In his seminal essay ‘The Painter of Modern Life’ (1863), Charles Baudelaire described his wanderings through the arcades as an act of defiance against the new, meticulously structured public spaces of Paris. Mika Tajima’s exhibition ‘The Architect’s Garden’ had a not dissimilar intention, designed to engage with the artist’s home city of Austin and with the University of Texas’s large campus, where her parents once taught science.
Getting to the bottom of Tajima’s constellation of influences – which includes office design, abstraction, public institutions and leisure spaces – it becomes clear that she operates like a flâneur. Small explosions of joy punctuated the show – indeed, clearly in love with the visual beauty of geometric design, it was initially difficult to recognize the targets of her critique. On the tallest of the two scaffolds that dominated the gallery were large, brightly coloured letters that led the eye around the structure to spell the word ‘Detour’ (Detour, all works 2011). The director Richard Linklater released his cult film Slacker – which was filmed and set in Austin – in 1991, when Tajima was in high school. A movie about doing nothing, Slacker follows a series of young hipsters as they meander through the city, as conversations and vignettes overlap. Tajima clued us in to the reference by gently directing viewers around the show using photocopied fliers on sandwich boards, borrowed from Linklater’s days in the Austin Film Society, which he founded in 1985.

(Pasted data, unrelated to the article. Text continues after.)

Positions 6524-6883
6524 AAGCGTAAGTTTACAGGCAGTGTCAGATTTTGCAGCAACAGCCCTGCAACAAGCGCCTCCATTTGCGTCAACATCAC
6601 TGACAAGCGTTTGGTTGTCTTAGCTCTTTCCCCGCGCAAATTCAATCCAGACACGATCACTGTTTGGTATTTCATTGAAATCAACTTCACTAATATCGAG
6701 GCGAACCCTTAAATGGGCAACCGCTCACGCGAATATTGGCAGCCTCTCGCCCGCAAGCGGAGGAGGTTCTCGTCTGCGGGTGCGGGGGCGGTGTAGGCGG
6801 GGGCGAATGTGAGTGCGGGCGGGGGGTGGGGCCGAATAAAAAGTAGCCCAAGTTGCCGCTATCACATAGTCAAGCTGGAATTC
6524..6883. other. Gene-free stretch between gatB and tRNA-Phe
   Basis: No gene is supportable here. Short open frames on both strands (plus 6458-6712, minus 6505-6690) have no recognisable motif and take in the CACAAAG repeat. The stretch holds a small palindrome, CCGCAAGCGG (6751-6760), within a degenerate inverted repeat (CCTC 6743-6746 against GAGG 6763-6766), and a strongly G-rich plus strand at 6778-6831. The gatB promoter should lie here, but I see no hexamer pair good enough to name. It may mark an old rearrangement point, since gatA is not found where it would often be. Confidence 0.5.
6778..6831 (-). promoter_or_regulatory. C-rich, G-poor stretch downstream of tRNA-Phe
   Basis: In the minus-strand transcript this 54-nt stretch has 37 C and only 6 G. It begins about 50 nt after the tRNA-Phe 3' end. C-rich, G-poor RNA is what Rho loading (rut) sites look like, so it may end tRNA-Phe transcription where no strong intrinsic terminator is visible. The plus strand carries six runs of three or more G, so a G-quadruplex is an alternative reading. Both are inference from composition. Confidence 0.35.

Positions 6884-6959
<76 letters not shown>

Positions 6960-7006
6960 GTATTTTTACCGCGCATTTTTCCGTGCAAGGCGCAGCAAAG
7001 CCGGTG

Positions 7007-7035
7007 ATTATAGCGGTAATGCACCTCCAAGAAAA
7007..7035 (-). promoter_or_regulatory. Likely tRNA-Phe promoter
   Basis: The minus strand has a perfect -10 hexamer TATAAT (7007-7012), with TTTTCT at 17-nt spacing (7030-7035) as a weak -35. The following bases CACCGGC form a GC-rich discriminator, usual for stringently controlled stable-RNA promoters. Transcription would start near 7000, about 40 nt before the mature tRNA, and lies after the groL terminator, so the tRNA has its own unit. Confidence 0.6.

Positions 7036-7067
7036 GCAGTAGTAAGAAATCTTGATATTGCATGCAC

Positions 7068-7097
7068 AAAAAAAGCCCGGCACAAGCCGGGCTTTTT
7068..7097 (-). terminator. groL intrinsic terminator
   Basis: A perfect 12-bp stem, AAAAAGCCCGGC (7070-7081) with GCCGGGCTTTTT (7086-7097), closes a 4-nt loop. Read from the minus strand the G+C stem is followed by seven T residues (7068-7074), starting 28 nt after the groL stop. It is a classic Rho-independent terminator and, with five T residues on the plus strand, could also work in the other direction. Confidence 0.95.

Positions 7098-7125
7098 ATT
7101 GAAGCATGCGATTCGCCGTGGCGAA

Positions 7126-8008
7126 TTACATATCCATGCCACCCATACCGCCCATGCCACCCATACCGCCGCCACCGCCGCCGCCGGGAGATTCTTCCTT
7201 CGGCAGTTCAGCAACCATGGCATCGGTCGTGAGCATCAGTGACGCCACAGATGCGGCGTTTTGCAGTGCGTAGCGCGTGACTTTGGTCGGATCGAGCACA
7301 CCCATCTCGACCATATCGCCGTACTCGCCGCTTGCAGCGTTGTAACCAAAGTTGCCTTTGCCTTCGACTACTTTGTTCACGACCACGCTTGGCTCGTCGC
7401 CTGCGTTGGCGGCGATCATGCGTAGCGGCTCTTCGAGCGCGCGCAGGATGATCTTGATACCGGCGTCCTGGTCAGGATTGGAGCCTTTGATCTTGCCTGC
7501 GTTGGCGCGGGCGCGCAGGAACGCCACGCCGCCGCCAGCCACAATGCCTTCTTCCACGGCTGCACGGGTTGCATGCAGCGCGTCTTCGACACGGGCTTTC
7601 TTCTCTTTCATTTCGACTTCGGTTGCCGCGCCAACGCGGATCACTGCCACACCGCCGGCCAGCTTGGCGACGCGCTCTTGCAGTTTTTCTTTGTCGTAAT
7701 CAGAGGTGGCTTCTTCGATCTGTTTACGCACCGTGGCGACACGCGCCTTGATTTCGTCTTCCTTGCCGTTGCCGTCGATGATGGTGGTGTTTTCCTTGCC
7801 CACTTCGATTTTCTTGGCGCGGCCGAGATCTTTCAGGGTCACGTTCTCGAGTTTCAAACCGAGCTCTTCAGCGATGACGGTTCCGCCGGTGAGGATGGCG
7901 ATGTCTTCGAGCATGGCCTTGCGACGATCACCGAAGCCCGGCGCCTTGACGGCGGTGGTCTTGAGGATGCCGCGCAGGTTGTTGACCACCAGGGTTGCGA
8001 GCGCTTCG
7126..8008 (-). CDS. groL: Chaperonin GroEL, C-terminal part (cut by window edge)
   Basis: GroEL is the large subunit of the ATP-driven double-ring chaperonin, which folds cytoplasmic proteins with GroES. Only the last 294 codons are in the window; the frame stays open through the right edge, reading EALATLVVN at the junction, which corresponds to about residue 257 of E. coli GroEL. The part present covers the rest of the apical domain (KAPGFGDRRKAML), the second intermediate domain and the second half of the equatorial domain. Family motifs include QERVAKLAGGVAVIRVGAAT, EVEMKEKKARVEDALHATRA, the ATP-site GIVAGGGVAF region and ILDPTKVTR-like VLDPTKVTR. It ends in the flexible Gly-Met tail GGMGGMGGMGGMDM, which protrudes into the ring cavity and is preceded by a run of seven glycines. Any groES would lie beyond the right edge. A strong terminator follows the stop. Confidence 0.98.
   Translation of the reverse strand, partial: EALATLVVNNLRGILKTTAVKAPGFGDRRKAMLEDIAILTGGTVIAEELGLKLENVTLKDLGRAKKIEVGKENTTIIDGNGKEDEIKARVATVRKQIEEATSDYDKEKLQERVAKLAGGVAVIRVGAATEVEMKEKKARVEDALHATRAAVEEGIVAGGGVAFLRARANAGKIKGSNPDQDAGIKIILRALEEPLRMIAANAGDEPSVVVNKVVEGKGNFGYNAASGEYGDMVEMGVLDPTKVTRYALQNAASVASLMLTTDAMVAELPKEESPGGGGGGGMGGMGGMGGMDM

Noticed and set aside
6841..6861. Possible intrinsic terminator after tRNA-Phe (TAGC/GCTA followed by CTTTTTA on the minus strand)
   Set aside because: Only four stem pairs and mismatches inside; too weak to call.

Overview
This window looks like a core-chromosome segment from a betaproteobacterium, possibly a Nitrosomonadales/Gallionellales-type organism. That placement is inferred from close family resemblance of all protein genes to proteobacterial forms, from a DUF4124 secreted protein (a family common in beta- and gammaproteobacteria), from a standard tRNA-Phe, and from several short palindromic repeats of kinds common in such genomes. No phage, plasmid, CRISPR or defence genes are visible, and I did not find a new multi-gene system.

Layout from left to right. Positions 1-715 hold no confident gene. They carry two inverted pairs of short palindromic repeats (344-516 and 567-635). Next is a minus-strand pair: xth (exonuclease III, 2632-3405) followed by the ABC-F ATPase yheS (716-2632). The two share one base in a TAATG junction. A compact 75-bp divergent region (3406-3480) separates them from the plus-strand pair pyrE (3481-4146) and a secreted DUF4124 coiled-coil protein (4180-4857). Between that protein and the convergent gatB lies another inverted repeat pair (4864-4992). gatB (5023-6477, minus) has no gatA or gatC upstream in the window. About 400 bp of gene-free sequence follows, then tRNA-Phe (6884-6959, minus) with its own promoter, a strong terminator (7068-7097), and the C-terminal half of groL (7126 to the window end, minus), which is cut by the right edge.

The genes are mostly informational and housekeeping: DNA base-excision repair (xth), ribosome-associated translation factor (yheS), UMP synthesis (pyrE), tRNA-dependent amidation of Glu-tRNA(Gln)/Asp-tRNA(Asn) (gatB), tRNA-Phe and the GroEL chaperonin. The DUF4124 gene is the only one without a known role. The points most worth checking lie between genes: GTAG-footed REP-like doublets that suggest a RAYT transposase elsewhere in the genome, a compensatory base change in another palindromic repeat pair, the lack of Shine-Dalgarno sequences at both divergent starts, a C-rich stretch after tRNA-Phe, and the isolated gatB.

The sandwich board is a familiar formal motif of Tajima’s. It originates in her ongoing fixation with Herman Miller Inc., a company best known for their endlessly interchangeable wall units for the office and the home. Referring to the company’s 1967 ‘Action Office II’ advertising campaign, which posited the cubicle as a way to make the workspace less distracting for office workers, Tajima’s walls can often be assembled in a variety of ways. For example, her sandwich-board sculptures can potentially be changed into either mountable paintings or walls. But Miller’s good intentions inadvertently resulted in the de-humanization of the workspace, in that workers became increasingly isolated from their colleagues. Tajima turns this philosophy inside-out, reappointing the flexible structures as opportunities to question the spaces allotted by formal institutions, whether they be work environments, public spaces or the educational setting that housed the exhibition itself. Two of the sandwich boards, for example, displayed painted geometric shapes inspired by the current University of Texas’s campus plan. On the top part of the front of the panel were images of Miller’s ‘Action Secretary’ office campaign from 1972, which advertised an office space that had the ‘independent female’ in mind. It depicts a young woman wearing a 1970s trouser-suit, her supposedly distraction-free setting intended to liberate her through isolation.
Tajima also presented a collection of slides from the 1960s and ’70s, during the time of the ‘Action Office II’ campaign, which were donated from the archive of the Miller estate. In order to see them, gallery-goers had first to locate the tiny projection, which was tucked within one of the scaffolds. Images from the ‘Action Secretary’ campaign, as well as photographs of other Miller designs, were interspersed with University of Texas campus plans and archival photos from the 1920s of men – in the middle of a bustling pavement – wearing sandwich boards bearing advertising slogans. Tajima also created some of her own slides, layering the abstracted shapes of the university’s campus plan on top of the portraits of the secretary. On the surface, Tajima’s show broached the generic, or perhaps used a language so private that it became esoteric, but like an office space or even a city street, it was a setting designed for anonymity.